Asia Stocks Look Past Russia Probe to U.S. Jobs

Asian Stocks
  • Asia Stocks Look Past Russia Probe to U.S. Jobs

Asian equity markets were mixed on Friday as investors awaiting the monthly U.S. jobs report for clues on interest rates largely shrugged off news that Special Counsel Robert Mueller was said to have impaneled a grand jury in the ongoing Russia probe. The euro maintained gains against the dollar.

Benchmark gauges fell in Japan and Australia, while South Korea’s Kospi index rose after plunging on Thursday. Australian government bonds yields slid in line with the slump in Treasury and bund yields on the news out of Washington where Mueller is probing Russia’s interference in 2016 U.S. elections as well as possible collusion with the Trump campaign. The yen held gains, weighing on stocks in Tokyo.

Geopolitics took center stage again ahead of the closely watched U.S. employment report that may provide clues on the strength of the world’s largest economy and the Federal Reserve’s next policy move.

A largely expectation-topping earnings seasons rolls on. Toyota Motor Corp., among the largest companies to update investors, raised its profit forecast after the Tokyo market closed as the yen weakened and on a rebound in U.S. sales.

The U.S. jobs report for July may show the economy is on a steady trajectory and the labor market is staying tight, according to Bloomberg Intelligence. Consensus expects an increase of 180,000 in non-farm payrolls, after a gain of 222,000 in June, and a decline in unemployment to 4.3 percent from 4.4 percent. The data will also signal if income gains are enough to keep consumer spending ticking.

The Australian dollar tested the session’s low after the country’s central bank cut its growth forecast. The Reserve Bank of Australia lowered its forecast for economic growth by half a percentage point this year to 2 percent to 3 percent, and a quarter-point in the first half of next to 2.5 percent to 3.5 percent, saying in its quarterly monetary-policy statement that the Aussie dollar “had a modest dampening effect” on GDP growth.

Here are the main moves in markets:


  • Japan’s Topix index slid 0.2 percent and Australia’s S&P/ASX 200 Index lost 0.3 percent. South Korea’s Kospi was up 0.5 percent after sliding 1.7 percent on Thursday. Hong Kong’s Hang Seng Index was little changed, while the Shanghai Composite Index swung between gains and losses.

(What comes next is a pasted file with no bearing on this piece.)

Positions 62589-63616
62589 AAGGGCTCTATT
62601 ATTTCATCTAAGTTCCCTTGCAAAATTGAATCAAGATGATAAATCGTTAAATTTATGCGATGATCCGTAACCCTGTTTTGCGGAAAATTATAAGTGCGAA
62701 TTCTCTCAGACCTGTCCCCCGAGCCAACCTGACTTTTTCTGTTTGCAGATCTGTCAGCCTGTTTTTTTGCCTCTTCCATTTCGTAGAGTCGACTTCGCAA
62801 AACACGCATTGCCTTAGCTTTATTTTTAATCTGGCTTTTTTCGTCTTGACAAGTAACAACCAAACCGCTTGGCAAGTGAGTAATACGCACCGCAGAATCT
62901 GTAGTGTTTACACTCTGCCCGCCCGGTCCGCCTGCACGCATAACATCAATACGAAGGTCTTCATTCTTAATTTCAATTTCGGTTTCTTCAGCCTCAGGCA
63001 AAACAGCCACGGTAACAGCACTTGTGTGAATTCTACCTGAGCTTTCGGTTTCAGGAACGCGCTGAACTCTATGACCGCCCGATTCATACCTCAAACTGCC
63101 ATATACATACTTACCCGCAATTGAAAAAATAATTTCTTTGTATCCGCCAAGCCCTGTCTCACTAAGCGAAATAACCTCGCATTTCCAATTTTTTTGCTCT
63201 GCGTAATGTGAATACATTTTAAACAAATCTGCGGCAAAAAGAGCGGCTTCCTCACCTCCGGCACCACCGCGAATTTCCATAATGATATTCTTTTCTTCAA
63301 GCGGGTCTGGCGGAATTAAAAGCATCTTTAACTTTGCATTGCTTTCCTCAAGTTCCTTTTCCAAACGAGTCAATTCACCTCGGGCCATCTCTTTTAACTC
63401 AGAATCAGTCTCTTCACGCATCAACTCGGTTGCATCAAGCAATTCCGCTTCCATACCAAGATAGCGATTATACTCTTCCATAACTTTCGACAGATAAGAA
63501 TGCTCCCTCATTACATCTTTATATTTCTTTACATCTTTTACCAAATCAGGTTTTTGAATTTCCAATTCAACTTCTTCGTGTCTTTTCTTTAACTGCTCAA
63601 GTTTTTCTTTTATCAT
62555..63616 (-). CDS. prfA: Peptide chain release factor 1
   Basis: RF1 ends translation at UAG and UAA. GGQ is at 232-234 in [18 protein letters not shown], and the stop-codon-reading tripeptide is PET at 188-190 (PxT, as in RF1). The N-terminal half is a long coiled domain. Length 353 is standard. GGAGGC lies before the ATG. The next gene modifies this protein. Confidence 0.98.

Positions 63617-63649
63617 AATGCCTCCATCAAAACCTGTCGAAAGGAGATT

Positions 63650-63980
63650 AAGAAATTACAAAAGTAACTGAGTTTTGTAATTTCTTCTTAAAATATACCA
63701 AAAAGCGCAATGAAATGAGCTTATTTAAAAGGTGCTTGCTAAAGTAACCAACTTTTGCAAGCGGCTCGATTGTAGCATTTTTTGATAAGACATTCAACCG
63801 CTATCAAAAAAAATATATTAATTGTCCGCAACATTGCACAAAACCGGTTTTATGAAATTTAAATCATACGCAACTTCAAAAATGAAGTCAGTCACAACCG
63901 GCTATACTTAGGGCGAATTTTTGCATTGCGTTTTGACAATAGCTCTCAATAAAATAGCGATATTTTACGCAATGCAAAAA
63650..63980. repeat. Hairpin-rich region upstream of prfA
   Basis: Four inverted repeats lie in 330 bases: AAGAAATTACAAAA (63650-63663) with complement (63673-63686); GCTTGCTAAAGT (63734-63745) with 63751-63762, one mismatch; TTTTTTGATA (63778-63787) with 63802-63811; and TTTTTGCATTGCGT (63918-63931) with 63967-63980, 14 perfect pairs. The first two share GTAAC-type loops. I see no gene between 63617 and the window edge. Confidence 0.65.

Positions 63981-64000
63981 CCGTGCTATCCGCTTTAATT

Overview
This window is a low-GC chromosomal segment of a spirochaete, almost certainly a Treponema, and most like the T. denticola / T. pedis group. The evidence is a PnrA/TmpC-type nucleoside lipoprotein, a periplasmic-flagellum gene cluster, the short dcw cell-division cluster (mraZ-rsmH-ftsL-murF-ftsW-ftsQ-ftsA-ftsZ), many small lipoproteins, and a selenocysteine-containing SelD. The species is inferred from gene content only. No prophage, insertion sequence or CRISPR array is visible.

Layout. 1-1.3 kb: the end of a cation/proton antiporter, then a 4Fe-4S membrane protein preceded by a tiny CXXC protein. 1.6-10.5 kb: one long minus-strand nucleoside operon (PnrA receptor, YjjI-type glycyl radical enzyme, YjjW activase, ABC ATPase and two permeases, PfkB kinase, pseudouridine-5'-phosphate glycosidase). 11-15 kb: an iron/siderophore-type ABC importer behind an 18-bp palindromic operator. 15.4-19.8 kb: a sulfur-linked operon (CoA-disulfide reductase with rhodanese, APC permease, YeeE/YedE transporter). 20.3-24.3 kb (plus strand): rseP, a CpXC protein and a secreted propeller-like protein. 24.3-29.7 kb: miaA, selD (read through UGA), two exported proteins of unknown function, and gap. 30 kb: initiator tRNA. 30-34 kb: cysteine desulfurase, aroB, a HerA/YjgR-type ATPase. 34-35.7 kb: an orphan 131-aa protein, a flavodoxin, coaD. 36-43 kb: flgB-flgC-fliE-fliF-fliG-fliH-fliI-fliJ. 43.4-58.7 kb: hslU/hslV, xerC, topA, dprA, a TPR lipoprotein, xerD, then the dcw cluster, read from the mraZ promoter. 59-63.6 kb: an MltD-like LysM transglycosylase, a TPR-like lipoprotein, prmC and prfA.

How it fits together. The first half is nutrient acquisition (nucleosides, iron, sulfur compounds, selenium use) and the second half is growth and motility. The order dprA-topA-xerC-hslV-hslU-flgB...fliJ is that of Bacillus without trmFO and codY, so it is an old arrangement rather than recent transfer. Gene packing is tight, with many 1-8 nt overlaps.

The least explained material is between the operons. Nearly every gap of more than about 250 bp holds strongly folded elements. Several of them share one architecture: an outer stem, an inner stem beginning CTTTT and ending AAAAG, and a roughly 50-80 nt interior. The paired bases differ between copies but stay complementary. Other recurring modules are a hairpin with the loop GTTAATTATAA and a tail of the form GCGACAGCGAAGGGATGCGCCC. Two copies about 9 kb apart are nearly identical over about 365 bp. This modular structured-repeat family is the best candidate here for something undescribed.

• Contracts on the Euro Stoxx 50 fell 0.2 percent as of 7:30 a.m. in London.
  • Futures contracts on the S&P 500 Index were little changed. The main gauge lost 0.2 percent on Thursday.


  • The euro traded at $1.1878, on course for a fourth week of gains. The European currency has advanced as the dollar has come under pressure amid concerns about the Trump administration’s ability to carry out its economic policy agenda. Meanwhile,
    German factory orders jumped in June, indicating a pickup in momentum in Europe’s largest economy.
  • The Aussie fell as low as 79.34 U.S. cents before shrugging off the RBA report to rise 0.2 percent to 79.67. It’s set for its first weekly decline since the start of July. The central bank said the recent appreciation of the exchange rate has had a “modest dampening effect” on growth forecasts.
  • The yen was little changed against the dollar to 110.13.
  • The Bloomberg Dollar Spot Index was steady.


  • The yield on 10-year Treasuries held at 2.22 percent after declining five basis points on Thursday.
  • Yields on 10-year bunds were steady at 0.46 percent.
  • Ten-year yield on Australian government notes fell four basis points to 2.63 percent.


  • West Texas Intermediate crude extended losses, falling 0.4 percent to $48.84 after losing 1.1 percent in the previous session.
  • Gold was steady at $1,269.59 an ounce.

About the Author

Samed Olukoya
CEO/Founder Investors King Ltd, a foreign exchange research analyst, contributing author on New York-based Talk Markets and, with over a decade long experience in the global financial market. Contact Samed on Twitter: @sameolukoya; Email: [email protected]

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